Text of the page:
There have recently been some very interesting posts about the difference between librarians who hold a qualification (mainly the American MLS as discussions have been primarily from those across the pond) and those who don’t have a qualification. There seems to be ambiguity about the term librarian and when it should be used, something which causes me no end of confusion as a not yet qualified “librarian”.
It all started with a post by someone who felt that the Library Journals Mover and Shakers should only include qualified librarians:
… why are non-librarians getting these acknowledgements? I’m very much for non-librarians bringing their expertise and excellence to libraries; but shouldn’t there be a clear distinction between the work that we do and the work of non-librarians.
Personally, I don’t agree with this view – to me a Mover and Shaker is someone who has had an innovative idea or put into practice something that has made a drastic difference to either their own library or the library world in general, regardless of who they are. This year, Tim Spalding from LibraryThing was named a Mover and Shaker which I think is great – he may not be an information professional but he’s made a massive difference to libraries and fully deserves the recognition.
I believe the original commenter feels that whilst non-information professionals do deserve recognition for their efforts/achievements, Mover and Shakers should only be qualified “librarians”, whilst others should be represented in a different category. Why? Why should only qualified librarians be able to become a Mover and Shaker? Why does a period of study at a library school mean you deserve greater recognition?
I guess maybe I hold this view because I’m not yet a qualified librarian, but to be honest I think I would feel the same even if I was qualified. You see, despite being a typical “academic” type, I really don’t think qualifications mean as much as experience in the real world. OK, so without my Undergraduate degree I couldn’t have got my first library job and until I complete my Masters I won’t be able to progress to the next level, but aside from the letters after my name I don’t feel I’ve gained many relevant skills from them. That’s not to say I haven’t enjoyed the courses and I have found out some interesting things, but almost all the skills and knowledge I use and will continue to use as a “librarian” have been learnt through experiencing them in the workplace. Yet I can’t be called a librarian until I’ve got the qualification, which isn’t so bad for me but really sucks for those who’ve worked in the field for numerous years and for whatever reason have not taken their qualification. Also taken from the original post:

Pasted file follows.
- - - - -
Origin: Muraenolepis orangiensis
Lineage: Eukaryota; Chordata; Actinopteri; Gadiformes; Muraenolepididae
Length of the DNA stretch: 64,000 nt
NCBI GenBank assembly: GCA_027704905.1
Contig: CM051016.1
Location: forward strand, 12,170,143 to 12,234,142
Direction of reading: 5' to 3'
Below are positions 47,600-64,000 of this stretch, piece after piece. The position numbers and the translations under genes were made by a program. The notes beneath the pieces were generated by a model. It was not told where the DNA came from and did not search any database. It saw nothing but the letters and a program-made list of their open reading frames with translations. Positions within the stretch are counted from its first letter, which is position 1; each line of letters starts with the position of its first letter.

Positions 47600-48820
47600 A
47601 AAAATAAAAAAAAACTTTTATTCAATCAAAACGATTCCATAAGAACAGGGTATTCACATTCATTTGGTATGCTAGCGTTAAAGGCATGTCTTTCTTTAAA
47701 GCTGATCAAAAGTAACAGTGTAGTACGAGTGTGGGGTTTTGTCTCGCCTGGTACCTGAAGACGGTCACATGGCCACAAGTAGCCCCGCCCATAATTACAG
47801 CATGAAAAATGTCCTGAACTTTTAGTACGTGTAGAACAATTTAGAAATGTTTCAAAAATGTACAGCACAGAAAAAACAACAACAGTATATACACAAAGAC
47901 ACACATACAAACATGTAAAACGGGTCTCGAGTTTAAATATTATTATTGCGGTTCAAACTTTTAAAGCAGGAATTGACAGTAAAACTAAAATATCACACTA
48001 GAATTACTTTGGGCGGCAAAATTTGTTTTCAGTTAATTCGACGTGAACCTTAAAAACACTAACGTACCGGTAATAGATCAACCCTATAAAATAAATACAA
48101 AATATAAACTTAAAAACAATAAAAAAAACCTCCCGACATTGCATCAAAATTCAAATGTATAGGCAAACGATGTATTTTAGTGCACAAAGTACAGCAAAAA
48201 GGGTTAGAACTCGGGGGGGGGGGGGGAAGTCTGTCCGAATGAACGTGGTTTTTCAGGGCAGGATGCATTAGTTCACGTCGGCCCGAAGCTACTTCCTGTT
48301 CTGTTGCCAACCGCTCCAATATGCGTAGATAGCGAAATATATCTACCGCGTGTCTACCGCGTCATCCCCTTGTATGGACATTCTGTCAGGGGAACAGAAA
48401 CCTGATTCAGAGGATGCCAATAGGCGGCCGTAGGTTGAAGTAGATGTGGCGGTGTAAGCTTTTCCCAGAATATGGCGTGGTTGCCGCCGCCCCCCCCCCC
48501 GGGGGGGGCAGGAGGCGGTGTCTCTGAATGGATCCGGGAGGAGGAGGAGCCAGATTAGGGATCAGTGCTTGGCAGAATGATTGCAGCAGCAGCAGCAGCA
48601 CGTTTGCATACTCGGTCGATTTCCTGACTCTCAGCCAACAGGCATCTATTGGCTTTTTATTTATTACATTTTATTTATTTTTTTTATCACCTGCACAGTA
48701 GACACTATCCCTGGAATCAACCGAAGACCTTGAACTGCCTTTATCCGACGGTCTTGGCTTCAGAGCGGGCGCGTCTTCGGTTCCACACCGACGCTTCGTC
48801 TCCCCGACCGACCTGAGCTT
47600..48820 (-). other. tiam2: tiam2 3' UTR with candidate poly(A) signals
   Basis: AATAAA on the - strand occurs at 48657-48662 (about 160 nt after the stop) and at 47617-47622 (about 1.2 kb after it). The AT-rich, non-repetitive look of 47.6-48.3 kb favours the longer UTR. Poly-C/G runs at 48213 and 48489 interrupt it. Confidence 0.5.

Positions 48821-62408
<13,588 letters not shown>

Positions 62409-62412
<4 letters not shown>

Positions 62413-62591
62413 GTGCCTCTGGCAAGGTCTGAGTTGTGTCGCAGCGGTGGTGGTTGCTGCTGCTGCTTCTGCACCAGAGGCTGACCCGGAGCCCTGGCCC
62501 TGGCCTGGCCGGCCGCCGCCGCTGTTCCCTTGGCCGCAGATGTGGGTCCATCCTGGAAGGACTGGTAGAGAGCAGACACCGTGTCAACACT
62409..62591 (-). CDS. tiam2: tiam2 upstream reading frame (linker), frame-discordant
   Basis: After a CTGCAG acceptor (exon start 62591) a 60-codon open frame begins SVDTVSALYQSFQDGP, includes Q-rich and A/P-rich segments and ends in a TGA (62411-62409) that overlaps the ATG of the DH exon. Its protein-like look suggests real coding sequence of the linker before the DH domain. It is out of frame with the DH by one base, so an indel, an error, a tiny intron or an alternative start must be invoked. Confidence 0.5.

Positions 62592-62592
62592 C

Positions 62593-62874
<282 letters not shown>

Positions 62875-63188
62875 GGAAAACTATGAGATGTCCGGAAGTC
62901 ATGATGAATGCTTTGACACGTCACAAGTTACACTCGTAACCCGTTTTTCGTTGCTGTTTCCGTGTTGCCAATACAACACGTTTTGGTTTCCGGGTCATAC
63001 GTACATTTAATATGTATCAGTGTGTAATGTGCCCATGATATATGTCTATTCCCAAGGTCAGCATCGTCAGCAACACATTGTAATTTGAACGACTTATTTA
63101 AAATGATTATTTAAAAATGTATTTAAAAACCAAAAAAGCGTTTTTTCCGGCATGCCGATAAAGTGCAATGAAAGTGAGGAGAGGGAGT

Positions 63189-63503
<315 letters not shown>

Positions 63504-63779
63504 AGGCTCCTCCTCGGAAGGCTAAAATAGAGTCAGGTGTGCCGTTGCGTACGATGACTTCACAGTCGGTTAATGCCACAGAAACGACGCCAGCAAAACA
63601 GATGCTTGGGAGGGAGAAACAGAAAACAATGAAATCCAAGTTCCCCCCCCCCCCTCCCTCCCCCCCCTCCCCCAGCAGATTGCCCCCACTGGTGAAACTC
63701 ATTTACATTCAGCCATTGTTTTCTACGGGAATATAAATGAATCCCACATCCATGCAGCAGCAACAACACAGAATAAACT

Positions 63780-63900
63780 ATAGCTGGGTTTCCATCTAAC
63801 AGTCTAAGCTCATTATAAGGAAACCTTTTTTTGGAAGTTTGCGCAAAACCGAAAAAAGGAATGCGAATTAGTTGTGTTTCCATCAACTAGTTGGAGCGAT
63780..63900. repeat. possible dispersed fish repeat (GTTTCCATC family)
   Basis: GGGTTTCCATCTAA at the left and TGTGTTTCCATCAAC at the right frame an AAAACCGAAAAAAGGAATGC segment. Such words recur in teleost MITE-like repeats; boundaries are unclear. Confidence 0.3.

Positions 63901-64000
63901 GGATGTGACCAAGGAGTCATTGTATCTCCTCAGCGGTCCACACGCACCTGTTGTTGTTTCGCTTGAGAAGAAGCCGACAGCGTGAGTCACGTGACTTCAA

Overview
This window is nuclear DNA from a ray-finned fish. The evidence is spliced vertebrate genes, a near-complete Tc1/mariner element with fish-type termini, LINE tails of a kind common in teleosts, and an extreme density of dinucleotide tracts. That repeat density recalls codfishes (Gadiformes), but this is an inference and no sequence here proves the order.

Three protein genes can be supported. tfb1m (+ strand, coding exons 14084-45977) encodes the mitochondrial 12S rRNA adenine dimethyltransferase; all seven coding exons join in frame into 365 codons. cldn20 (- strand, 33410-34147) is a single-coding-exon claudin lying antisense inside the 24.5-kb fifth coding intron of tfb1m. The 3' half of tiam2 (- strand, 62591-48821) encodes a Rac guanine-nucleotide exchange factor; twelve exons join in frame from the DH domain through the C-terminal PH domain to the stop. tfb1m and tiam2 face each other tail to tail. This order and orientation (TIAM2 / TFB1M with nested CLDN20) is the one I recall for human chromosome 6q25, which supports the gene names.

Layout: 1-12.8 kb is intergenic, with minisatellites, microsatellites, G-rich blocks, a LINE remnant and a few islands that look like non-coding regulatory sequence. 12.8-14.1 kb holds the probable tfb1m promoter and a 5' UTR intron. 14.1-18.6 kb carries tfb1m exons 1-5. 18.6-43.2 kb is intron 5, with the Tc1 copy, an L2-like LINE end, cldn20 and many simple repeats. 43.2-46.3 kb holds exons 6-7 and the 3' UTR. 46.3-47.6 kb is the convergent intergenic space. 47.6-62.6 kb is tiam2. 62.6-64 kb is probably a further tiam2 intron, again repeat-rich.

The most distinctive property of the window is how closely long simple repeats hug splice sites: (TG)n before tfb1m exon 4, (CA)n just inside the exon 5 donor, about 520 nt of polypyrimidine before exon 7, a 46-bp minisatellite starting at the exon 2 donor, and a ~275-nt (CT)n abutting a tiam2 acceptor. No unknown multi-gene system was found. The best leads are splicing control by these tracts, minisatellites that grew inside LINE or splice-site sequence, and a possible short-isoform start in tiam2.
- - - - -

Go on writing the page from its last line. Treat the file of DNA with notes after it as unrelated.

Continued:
Those without the MLIS do not have the requisite training or ‘right’ to call themselves librarians
This makes me quite sad to be honest. I guess strictly speaking, my blog shouldn’t really be called Joeyanne Libraryanne as I’m not qualified yet and haven’t earned the right to call myself a librarian. It seems to only be in the profession that there is this distinction. Our users tend to refer to anyone who works in a library as a librarian, and why not, it makes logical sense! However, as a recent post by Pegasus Librarian shows, even users are now getting confused about whether or not they can call us librarians due to bad experiences from library staff correcting them. Whenever I meet people at conferences and events I always feel really awkward when they ask what I do, I don’t want to offend anyone so I try to avoid using the L word but without it it’s very difficult to describe what I do.
The ironic thing is, despite certain librarians being fussy about making sure non-librarians are not thought of as “real” librarians (yes sadly this is true but fortunately not from personal experience), in my experience most of the UK general public think of a librarian as someone who stamps books and shelves them, whereas in the library world they would probably more commonly be known as a library assistant.
I’m pleased that CILIP seem to have recognised that experience is just as valuable as academic qualifications with their route straight to Chartership, and I just hope that maybe in the future other members of the profession will recognise this too.
Now, anyone have any suggestions for a different job title that could be used universally to eliminate these difficulties and also shake the librarian stereotype people have? I’m all for killing two birds with one stone!